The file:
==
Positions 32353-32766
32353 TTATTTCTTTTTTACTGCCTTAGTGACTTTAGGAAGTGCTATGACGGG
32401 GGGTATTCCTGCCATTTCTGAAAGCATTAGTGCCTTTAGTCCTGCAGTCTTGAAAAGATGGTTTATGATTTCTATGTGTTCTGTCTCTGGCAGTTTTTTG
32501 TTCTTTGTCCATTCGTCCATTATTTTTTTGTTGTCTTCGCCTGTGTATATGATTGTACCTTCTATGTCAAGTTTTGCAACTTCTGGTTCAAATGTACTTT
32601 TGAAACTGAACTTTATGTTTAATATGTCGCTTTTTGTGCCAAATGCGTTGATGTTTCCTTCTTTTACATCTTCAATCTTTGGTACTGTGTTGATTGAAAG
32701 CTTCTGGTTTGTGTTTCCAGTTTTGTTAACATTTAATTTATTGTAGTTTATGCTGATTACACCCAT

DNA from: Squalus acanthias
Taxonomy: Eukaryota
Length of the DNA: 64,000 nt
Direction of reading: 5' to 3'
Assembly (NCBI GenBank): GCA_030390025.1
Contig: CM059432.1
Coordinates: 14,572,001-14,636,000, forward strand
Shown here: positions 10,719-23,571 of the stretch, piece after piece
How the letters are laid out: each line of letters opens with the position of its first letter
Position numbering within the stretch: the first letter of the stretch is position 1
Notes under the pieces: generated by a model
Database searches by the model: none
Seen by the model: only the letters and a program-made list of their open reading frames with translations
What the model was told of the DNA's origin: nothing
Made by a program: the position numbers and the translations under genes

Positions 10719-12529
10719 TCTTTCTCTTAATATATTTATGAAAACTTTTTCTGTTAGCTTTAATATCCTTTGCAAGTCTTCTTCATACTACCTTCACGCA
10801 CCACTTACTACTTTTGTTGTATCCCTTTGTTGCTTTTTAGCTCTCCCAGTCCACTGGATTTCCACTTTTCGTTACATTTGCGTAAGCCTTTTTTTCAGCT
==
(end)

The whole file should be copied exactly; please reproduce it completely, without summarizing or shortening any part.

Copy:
Positions 32353-32766
32353 TTATTTCTTTTTTACTGCCTTAGTGACTTTAGGAAGTGCTATGACGGG
32401 GGGTATTCCTGCCATTTCTGAAAGCATTAGTGCCTTTAGTCCTGCAGTCTTGAAAAGATGGTTTATGATTTCTATGTGTTCTGTCTCTGGCAGTTTTTTG
32501 TTCTTTGTCCATTCGTCCATTATTTTTTTGTTGTCTTCGCCTGTGTATATGATTGTACCTTCTATGTCAAGTTTTGCAACTTCTGGTTCAAATGTACTTT
32601 TGAAACTGAACTTTATGTTTAATATGTCGCTTTTTGTGCCAAATGCGTTGATGTTTCCTTCTTTTACATCTTCAATCTTTGGTACTGTGTTGATTGAAAG
32701 CTTCTGGTTTGTGTTTCCAGTTTTGTTAACATTTAATTTATTGTAGTTTATGCTGATTACACCCAT

DNA from: Squalus acanthias
Taxonomy: Eukaryota
Length of the DNA: 64,000 nt
Direction of reading: 5' to 3'
Assembly (NCBI GenBank): GCA_030390025.1
Contig: CM059432.1
Coordinates: 14,572,001-14,636,000, forward strand
Shown here: positions 10,719-23,571 of the stretch, piece after piece
How the letters are laid out: each line of letters opens with the position of its first letter
Position numbering within the stretch: the first letter of the stretch is position 1
Notes under the pieces: generated by a model
Database searches by the model: none
Seen by the model: only the letters and a program-made list of their open reading frames with translations
What the model was told of the DNA's origin: nothing
Made by a program: the position numbers and the translations under genes

Positions 10719-12529
10719 TCTTTCTCTTAATATATTTATGAAAACTTTTTCTGTTAGCTTTAATATCCTTTGCAAGTCTTCTTCATACTACCTTCACGCA
10801 CCACTTACTACTTTTGTTGTATCCCTTTGTTGCTTTTTAGCTCTCCCAGTCCACTGGATTTCCACTTTTCGTTACATTTGCGTAAGCCTTTTTTTCAGCT